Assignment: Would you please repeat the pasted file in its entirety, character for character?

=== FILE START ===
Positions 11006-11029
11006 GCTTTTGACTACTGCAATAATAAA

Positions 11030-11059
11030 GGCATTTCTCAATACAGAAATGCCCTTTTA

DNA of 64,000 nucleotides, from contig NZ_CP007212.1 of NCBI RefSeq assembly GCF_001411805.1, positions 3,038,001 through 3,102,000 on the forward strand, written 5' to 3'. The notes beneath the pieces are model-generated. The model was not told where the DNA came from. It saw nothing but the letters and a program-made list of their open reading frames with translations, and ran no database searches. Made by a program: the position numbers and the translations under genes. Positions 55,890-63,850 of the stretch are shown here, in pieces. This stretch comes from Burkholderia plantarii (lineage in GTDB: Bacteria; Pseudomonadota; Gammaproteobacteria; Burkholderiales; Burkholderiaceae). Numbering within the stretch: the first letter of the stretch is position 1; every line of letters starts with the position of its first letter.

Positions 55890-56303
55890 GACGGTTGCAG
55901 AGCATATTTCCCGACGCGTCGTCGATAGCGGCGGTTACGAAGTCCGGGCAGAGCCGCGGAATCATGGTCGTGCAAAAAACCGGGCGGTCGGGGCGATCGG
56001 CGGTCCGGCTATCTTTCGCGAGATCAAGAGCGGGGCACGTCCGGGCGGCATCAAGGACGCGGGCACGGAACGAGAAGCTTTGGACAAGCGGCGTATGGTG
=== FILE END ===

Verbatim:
Positions 11006-11029
11006 GCTTTTGACTACTGCAATAATAAA

Positions 11030-11059
11030 GGCATTTCTCAATACAGAAATGCCCTTTTA

DNA of 64,000 nucleotides, from contig NZ_CP007212.1 of NCBI RefSeq assembly GCF_001411805.1, positions 3,038,001 through 3,102,000 on the forward strand, written 5' to 3'. The notes beneath the pieces are model-generated. The model was not told where the DNA came from. It saw nothing but the letters and a program-made list of their open reading frames with translations, and ran no database searches. Made by a program: the position numbers and the translations under genes. Positions 55,890-63,850 of the stretch are shown here, in pieces. This stretch comes from Burkholderia plantarii (lineage in GTDB: Bacteria; Pseudomonadota; Gammaproteobacteria; Burkholderiales; Burkholderiaceae). Numbering within the stretch: the first letter of the stretch is position 1; every line of letters starts with the position of its first letter.

Positions 55890-56303
55890 GACGGTTGCAG
55901 AGCATATTTCCCGACGCGTCGTCGATAGCGGCGGTTACGAAGTCCGGGCAGAGCCGCGGAATCATGGTCGTGCAAAAAACCGGGCGGTCGGGGCGATCGG
56001 CGGTCCGGCTATCTTTCGCGAGATCAAGAGCGGGGCACGTCCGGGCGGCATCAAGGACGCGGGCACGGAACGAGAAGCTTTGGACAAGCGGCGTATGGTG